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Software Engineering Economics 1st Edition
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HOWEVER, it must be kept in mind that the book itself is somewhat outdated - COCOMO 81, as defined by Barry Boehm, has been overtaken by new technologies and in particular by the surge in PCs & the Internet. The basic model is still valid - I still use it myself - provided you are aware what the background in computing was when it was written, and you carefully assign the adjustment factors.
Barry Boehm himself recognizes that COCOMO 81 is no longer valid - hence his collaboration with COCOMO II, which has addressed many of the problems that affected the old COCOMO 81 (e.g., it was mainly thought for development of software on expensive mainframes, and development tools have greatly evolved since that time). Still, I insist, if you are careful when making your estimations, the model and the techniques presented in this book are very useful and could be applied even on more modern projects.
My second HOWEVER is related to use the model presented in this book for Software Maintenance purposes. Though the book has a chapter on this issue, by opinion is a radical NO-No on this particular issue. COCOMO 81 (as presented in this book) and COCOMO II are adequate for software development purposes. I totally disagree that they are adequate for software Maintenance purposes (though COCOMO II is at least not so very bad). Apart from the fact that it ignores things such as regression testing, or the number of releases to be made during such maintenance, it also ignores the fact that software "degrades" during such maintenance - subsequent modifications introduce more and more stress on the original design, until at a certain moment the software requires a great "overhaul" in order to solve a lot of patchwork that has accumulated over the years. Hence the typical case of having to redesign a complete new software system because maintenance of the old system becomes too expensive.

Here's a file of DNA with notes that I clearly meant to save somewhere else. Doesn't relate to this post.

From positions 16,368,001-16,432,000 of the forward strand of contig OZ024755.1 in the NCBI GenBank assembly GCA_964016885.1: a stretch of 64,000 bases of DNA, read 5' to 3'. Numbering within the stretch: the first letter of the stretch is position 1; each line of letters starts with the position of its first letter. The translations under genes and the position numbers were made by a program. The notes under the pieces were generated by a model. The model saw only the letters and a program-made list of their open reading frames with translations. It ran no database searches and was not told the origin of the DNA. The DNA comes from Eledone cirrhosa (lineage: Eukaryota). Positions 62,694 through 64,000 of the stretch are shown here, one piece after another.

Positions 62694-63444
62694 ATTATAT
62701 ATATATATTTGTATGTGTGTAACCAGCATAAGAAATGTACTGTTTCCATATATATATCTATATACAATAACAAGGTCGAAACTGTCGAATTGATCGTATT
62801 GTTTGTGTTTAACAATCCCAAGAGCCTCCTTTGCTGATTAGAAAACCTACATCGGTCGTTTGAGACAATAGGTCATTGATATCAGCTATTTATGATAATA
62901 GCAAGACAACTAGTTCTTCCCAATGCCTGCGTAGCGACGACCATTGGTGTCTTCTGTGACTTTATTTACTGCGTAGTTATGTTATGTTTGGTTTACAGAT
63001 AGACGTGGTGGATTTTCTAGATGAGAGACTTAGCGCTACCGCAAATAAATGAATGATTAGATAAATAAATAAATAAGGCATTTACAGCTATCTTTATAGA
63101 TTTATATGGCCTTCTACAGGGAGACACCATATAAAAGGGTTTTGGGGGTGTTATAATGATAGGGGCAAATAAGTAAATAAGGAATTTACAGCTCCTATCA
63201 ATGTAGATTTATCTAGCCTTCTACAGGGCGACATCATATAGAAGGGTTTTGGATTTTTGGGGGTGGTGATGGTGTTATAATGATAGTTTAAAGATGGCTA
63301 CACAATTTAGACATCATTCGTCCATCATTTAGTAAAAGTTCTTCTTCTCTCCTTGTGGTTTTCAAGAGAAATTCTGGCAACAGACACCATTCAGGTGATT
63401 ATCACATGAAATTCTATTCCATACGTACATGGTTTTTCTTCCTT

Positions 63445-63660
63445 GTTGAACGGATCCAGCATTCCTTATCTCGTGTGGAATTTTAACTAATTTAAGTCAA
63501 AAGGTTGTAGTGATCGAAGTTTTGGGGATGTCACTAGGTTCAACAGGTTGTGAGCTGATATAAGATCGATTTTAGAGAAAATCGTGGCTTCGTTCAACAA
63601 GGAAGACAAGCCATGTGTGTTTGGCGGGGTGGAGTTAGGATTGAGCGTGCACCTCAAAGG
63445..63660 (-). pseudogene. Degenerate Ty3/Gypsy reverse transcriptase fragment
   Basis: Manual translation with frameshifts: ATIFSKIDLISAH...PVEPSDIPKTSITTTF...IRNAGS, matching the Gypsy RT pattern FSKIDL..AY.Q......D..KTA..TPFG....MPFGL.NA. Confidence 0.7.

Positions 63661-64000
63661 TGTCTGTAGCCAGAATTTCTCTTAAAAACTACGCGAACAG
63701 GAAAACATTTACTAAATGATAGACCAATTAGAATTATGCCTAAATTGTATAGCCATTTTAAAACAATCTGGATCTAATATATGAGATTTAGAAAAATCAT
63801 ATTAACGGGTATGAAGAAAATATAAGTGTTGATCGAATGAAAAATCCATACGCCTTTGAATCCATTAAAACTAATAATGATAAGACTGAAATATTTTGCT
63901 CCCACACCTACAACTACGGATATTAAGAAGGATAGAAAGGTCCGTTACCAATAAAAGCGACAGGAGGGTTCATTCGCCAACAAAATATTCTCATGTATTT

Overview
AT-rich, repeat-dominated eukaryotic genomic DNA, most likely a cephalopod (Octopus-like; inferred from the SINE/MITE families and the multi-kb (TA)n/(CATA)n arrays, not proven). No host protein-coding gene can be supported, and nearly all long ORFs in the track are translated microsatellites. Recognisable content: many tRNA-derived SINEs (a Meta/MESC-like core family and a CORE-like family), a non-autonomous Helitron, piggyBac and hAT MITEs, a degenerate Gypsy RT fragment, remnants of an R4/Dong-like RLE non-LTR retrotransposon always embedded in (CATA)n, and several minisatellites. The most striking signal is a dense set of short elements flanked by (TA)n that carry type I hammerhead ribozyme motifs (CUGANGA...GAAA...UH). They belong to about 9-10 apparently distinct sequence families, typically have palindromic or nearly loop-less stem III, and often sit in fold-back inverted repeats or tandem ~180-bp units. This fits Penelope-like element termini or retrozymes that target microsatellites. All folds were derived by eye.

In any case, if aware of such limitations, I can highly recommend it.
The COCOMO model is calibrated by industry data and expert opinion. Given module size estimates in lines of code as input the COCOMO model will predict effort and schedule in man-months. The COCOMO predictions cover the plans, product design, programming, and integration & test portions of the life cycle. The validity of the model is illustrated by charting actual vs. COCOMO prediction and the detailed analysis of the COCOMO cost driver attributes in Chapters 24-26. Product attributes are required software reliability (RELY), data base size (DATA), and product complexity (CPLX). Computer attributes are execution time constraint (TIME), main storage constraint (STOR), virtual machine volatility (VIRT), and computer turnaround time (TURN). Personnel attributes are analyst capability (ACAP), applications experience (AEXP), programmer capability (PCAP), virtual machine experience (VEXP), and programming language experience (LEXP). Project attributes are modern programming practices (MODP), use of software tools (TOOL), and required development schedule (SCED).
Readers should be aware that some aspects of the COCOMO have been replaced by the publication of the "Software Cost Estimation with COCOMO II" book. The "COCOMO II" book contains a preface section titled "Relation to 1981 Software Engineering Book". I recommend keeping a copy of this preface handy while you read "Software Engineering Economics" because it provides a chapter-by-chapter assessment of the relevance of the "Software Engineering Economics" content in the year 2000.
Personally I especially likes the Part III and Part IV which were about the factors changing the software estimate and the reasons why. The last chapter of the book is something everyone should read who is working in quality/process management and is trying to improve productivity of a large project.
Still a classic and worth reading!